10 Best Trade Association Websites

What makes a good website? About a hundred different things. But what’s a good start? Good organization, good design, good content.

Brick Factory is based in D.C., where you can’t go a block without passing half-a-dozen trade associations, so we were curious: which ones have the best websites?

What did we find? Very good examples of organization, design, and content.

We started with 50 of the largest trade associations, but narrowed it down to 10.

Who rose to the top? Take a look.

 

10. The Endocrine Society

The Endocrine Society has a good website overall, but they made this list because of how user-friendly the site is. We like that you can browse content by “who you are.” This option is right at the top, right in the middle: you can’t miss it.

Endocrine Society Website

 

 

9. Mortgage Bankers Association

It’s organized, it’s attractive, it’s easy to navigate. Overall – a job well done. Notice how all the content on the homepage is spaced perfectly and fits into a grid; the standardized height and width for each block makes this website design clean and effective.

Mortgage Bankers Association

 

 

8. American Association for the Advancement of Science

Great calls-to-action! “Become a Member” stands out clearly without being over-the-top. AAAS uses red to draw your eye to the most important things on the page. But why does this really work? Because it’s the same red they use in their logo.

American Association for the Advancement of Science

 

 

7. American Chemical Society

ACS has an attractive and well organized website, but what sets them apart is their content. It’s original, it’s engaging, it’s fun. Cool Science? Molecule of the Week? Chemistry Quiz? We’re in!

American Chemical Society

 

 

6. National Rifle Association

The NRA is another trade association that is making a large investment in the production of original content, particularly video. Their website features video series targeted at diverse audiences, like women and urban youth, that will keep visitors coming back.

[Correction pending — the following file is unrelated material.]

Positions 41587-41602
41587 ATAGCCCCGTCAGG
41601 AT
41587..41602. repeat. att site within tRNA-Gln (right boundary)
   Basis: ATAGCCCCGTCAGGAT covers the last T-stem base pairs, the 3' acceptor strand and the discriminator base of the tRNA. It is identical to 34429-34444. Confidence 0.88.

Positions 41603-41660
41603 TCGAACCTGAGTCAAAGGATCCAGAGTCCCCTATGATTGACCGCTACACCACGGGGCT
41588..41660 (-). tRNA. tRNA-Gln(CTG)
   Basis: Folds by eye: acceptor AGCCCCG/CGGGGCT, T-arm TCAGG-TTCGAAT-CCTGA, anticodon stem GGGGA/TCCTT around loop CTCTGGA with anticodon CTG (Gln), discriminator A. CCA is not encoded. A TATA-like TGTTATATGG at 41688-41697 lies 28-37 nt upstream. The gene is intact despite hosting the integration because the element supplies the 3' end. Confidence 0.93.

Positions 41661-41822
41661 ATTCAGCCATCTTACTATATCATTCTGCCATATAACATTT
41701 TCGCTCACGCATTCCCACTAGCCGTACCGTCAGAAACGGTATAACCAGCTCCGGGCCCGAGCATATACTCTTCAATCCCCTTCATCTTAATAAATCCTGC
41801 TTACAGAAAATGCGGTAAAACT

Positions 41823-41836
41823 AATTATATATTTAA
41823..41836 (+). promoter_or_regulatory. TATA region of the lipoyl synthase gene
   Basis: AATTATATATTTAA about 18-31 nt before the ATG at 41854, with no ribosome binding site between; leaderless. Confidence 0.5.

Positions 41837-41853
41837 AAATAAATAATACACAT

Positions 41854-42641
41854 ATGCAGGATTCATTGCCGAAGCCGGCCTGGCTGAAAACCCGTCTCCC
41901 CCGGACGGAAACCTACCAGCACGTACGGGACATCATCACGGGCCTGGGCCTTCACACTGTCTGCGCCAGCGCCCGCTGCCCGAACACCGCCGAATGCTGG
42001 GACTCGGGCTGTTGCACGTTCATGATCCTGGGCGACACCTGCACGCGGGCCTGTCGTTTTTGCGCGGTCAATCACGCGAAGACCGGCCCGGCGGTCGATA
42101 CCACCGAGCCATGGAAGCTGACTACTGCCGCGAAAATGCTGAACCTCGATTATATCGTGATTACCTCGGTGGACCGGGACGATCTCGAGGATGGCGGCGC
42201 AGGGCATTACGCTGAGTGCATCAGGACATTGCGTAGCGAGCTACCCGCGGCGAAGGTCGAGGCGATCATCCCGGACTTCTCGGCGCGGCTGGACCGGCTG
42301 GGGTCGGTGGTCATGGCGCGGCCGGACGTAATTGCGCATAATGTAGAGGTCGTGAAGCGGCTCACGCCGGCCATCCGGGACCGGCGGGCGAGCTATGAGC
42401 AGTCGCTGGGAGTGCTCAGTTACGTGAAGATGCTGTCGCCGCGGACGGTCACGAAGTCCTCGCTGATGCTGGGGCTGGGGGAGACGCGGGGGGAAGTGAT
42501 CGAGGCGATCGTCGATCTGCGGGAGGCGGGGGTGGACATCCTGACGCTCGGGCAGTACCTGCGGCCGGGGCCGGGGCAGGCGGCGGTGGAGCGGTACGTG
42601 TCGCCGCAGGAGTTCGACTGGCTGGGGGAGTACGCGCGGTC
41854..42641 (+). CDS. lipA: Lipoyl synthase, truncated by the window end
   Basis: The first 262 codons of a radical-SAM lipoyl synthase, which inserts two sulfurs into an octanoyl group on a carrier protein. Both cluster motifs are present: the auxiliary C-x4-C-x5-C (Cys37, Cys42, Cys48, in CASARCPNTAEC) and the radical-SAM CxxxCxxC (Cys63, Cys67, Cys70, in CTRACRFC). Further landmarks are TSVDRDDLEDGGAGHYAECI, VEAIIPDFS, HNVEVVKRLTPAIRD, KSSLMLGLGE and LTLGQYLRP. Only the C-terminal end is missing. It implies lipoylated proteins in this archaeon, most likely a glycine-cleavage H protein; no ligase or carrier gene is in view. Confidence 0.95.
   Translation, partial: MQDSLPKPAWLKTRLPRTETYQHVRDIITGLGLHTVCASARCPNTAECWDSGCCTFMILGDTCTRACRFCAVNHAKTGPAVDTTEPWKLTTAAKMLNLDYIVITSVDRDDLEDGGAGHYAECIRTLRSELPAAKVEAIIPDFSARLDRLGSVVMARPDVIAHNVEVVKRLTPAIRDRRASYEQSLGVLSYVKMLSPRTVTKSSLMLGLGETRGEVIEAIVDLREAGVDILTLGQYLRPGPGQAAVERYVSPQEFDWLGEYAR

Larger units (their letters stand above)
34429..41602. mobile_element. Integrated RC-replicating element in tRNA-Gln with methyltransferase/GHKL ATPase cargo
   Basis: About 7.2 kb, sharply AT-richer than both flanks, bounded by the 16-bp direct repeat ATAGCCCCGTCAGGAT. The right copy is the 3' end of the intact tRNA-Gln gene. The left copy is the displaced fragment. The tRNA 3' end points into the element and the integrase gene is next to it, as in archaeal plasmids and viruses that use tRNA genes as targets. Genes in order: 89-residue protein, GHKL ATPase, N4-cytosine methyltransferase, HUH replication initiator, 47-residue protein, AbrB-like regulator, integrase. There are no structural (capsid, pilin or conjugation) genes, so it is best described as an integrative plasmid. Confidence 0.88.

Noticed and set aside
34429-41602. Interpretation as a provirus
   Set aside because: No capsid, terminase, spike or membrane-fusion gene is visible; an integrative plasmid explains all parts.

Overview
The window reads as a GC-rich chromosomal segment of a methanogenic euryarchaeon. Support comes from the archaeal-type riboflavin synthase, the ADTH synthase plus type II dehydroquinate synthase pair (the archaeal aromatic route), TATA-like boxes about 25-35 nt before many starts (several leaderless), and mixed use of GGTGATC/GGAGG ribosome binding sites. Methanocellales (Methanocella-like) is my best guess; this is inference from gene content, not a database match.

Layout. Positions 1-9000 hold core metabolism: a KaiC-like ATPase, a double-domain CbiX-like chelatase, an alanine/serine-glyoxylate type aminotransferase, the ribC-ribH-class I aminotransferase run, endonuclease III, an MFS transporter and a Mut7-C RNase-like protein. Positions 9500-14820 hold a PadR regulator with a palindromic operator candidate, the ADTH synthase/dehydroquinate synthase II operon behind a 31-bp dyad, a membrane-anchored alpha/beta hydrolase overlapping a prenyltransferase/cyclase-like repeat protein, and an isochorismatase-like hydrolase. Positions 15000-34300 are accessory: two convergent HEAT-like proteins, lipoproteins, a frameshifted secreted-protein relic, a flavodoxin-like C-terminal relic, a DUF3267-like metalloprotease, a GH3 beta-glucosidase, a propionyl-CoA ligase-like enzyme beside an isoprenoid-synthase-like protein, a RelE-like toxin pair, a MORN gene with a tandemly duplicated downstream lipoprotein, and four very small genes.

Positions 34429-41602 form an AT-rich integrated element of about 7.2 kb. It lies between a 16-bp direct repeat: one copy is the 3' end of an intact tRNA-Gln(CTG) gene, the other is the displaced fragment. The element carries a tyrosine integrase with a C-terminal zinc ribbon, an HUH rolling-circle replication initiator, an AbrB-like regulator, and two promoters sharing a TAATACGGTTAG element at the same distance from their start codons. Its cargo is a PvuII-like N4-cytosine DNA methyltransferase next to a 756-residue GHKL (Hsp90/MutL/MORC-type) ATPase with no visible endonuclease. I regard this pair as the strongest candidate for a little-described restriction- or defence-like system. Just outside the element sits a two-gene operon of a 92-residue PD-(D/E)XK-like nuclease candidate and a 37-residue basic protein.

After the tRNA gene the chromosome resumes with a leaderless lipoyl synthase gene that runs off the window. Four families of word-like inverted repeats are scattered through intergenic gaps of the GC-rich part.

National Rifle Association

 

 

5. The Optical Society

OSA does a great job with subtlety – the header provides just the right amount of depth. Also, the scrolling updates could have come across as cheesy, but it actually works! It’s small enough and the animation is slow enough that doesn’t take over the page. Oh – and check out the image gallery, great content.

The Optical Society

 
 

4. Aerospace Industries Association

This website is just beautiful. Every time you refresh you get a new, huge image of a plane or helicopter. A very unique approach for a trade association.

Aerospace Industries Association

 
 

3. National School Boards Association

NSBA has done everything right. A smooth, larger-than-average slider makes the visual content the focus of the page. A clear headline tells you who they are right away. And using icons for their primary initiatives was a good, attention-getting touch.

National School Boards Association

 
 

2. InfoComm International

What do we really love about InfoComm International? Look how much is on their homepage… not that much, right? InfoComm has a great content strategy – keeping it simple.

InfoComm International

 
 

1. American Diabetes Association

This is one of the only websites on our list that doesn’t have a slider. The American Diabetes Association has an attractive, modern website that uses visuals and icons very well. Also, their original content is outstanding: relevant, entertaining, and tailored to their audience. We love the featured recipes!

American Diabetes Association